As parents, we often try to ensure that our children are engaged in appropriate play. For some, this means wondering if it’s a good thing to introduce technology to our children, for others it can mean limiting the type of imaginative games they play or what they play with. Toy gun responsibility is something parents either overly-consider or don’t consider at all, but in our changing culture remains very important.
A 2013 essay from The Washington Post discusses the questions about toy gun responsibility in the home, but from a very wrong premise. “The only place darker for a parent to go than imagining your child killed by a gun,” the author writes, “is wondering what it would be like to raise the gunman. And some of us decide we’ll do everything in our power to prevent it.” She’s essentially suggesting that playing with toy guns relates to the larger (adult) societal problems with gun violence.
In fact, the current scientific debate suggests that, if anything, parents should pay more attention to the media their children consumes more so than if they play with toy guns. What parents need to be mindful of is not what toys they are playing with, but the context of those games. Young children especially are almost like mynah birds, because they tend to repeat the things they observe in their play.
For children engaging in imaginative play, a gun can be a vital accessory for their adopted persona but not reflective of overall violence. Especially if portraying a specific character like Indiana Jones or someone else that has a gun as part of their uniform. If they are “adventuring” or crafting a “heroic” narrative for themselves that ends with an enemy’s death (at the hands of a gun or otherwise) they are simply acting a kind of mythological story that has been part of collective humanity for thousands of years.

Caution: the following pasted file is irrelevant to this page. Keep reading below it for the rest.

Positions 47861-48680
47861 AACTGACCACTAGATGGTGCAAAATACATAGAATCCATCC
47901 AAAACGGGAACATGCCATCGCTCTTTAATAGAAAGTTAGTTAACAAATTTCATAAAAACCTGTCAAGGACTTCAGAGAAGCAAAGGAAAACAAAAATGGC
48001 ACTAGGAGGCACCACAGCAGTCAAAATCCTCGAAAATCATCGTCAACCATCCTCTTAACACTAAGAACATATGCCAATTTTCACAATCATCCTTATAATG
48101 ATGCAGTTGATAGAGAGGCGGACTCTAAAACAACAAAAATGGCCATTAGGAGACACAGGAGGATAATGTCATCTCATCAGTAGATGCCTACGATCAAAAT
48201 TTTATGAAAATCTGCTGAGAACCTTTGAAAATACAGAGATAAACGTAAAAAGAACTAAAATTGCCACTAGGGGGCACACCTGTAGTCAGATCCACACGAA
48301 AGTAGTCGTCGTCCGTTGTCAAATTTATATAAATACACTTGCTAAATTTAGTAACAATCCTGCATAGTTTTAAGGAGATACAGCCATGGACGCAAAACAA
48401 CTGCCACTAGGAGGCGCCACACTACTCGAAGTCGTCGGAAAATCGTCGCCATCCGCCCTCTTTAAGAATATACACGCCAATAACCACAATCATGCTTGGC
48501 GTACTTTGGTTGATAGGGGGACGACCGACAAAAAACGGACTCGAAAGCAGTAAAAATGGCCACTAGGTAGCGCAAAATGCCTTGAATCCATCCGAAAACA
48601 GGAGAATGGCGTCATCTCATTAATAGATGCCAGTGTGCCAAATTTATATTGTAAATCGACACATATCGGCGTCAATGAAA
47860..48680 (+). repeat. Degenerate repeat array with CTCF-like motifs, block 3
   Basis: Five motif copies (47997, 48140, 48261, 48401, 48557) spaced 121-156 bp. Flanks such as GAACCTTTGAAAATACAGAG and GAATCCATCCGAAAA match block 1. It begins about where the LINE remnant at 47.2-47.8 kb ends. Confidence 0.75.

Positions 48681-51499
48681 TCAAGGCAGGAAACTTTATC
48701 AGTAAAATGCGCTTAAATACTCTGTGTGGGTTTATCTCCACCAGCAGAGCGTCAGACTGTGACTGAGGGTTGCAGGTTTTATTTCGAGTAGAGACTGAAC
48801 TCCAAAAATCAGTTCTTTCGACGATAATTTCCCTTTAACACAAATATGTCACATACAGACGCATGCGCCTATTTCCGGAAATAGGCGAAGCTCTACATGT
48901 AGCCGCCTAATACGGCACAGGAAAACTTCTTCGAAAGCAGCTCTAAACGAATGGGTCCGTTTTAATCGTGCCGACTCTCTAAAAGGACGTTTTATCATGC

Conversely, if your child is playing with a gun by randomly “shooting” strangers or (even more troubling to adults) people they may not like, it might be time to execute not “toy gun responsibility” but “context responsibility.” Your child is not a future psychopath, simply because of this imaginative revenge. I, for one, have not pretend-shot enemies but by closing one eye and sitting some distance away, I’ve pinched their heads something fierce.
If the way your child plays with toy guns is troubling, rather than punish your child (i.e. take the toy away), perhaps it’s time to pay more attention to the media they consume and have some discussion about dealing with emotions and aggression. My own daughter used to routinely draw and write down little fictions about getting the best of her classroom rivals, much in the manner of her then-favorite book series
Dear Dumb Diary.
There are real concerns with toy guns, mostly involving how “real” they look and interactions with police. Yet, playing with toy guns is normal and can be healthy.